June 22nd, 2007

  • clayse

Cosmology and Science

I'm working on a "Floating Island" type of campaign, inspired by Final Fantasy and some 'Yes' Albums, for a DnD game I'm running.  Originally, I drew up a map with the ubiquitous "edge of the world" scenario with impassable mountains and oceans that empty into oblivion in stock circular fashion.

Well, I wanted a bigger world.  So I decided that the realm I'd drawn up was one of several floating islands that hover over an world-spanning sea below.  The islands are kept aloft by powerful magnetic fields emitted by a highly volatile core, and move in a complex pattern over the surface of the world.  I'd read somewhere that magnetic force was several times stronger than gravity, so while the whole thing is probably impossible, there is at least enough pseudo-science to have something to say to the players when the geomancer starts getting curious.  Most of the islands are boulder-sized while some are the size of subcontinents...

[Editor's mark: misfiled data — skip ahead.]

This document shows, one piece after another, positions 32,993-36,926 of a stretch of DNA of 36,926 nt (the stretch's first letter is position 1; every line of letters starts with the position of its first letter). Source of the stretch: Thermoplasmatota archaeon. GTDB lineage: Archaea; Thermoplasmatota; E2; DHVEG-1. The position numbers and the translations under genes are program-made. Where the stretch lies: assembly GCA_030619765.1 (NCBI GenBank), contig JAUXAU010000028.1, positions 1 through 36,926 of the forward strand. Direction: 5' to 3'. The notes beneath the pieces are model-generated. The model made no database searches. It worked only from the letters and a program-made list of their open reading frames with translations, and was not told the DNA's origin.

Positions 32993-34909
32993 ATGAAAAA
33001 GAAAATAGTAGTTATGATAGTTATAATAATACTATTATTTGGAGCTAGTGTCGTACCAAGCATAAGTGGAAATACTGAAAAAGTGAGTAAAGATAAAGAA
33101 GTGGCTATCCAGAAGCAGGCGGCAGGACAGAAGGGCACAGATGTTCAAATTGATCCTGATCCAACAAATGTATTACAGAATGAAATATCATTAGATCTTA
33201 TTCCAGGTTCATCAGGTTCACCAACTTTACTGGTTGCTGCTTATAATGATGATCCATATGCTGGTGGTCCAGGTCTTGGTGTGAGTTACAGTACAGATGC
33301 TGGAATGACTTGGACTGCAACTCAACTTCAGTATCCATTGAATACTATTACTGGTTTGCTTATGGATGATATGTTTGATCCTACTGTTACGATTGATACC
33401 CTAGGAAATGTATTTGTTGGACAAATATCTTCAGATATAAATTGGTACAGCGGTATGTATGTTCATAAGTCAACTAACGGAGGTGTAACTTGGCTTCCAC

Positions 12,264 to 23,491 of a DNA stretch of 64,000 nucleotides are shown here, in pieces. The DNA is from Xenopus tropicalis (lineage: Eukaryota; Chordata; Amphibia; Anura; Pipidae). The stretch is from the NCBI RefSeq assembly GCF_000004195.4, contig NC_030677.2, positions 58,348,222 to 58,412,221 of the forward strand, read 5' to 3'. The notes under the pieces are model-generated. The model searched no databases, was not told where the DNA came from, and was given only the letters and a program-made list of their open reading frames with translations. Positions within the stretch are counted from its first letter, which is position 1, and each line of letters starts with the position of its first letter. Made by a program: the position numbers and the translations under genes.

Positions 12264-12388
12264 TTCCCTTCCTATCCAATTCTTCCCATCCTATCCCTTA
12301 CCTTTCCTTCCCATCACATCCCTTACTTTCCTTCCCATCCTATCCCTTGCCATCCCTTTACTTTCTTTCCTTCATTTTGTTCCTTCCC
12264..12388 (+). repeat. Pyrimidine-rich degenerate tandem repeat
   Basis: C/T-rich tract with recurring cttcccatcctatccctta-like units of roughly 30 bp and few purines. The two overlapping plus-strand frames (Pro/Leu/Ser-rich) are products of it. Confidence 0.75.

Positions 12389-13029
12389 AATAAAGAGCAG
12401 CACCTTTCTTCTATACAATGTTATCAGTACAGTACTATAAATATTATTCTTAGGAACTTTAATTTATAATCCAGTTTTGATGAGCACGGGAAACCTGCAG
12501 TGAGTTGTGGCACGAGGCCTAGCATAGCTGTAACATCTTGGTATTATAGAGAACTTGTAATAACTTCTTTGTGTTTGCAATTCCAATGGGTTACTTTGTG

Anyway, it was all a vehicle to develop an alternate cosmology for the 'realms'. All of the floating islands are different and have their own distinct flavor.  In many games, there are different planes of existence, like the planes in DnD or the penumbra (+ etc.) in White Wolf, or different worlds (a la Star Wars or virtually any Hi-Sci-Fi).  In Rifts, it's a more comprehensive role.  Whether 'the planes' are different planets, geographically isolated cultures, alternate realities, afterlife destinations, or, well, planes, they serve to set up a sense of 'other', allowing you to change the language of your campaign and immerse characters in a whole new world.

So I'm curious to see what other methods you've used to set up your planes of existence and what role that's played in your games.  Any quirks to interplanar travel?  Homebrewed planar setups?  Funny stories?  Theories on the role of planes in gaming?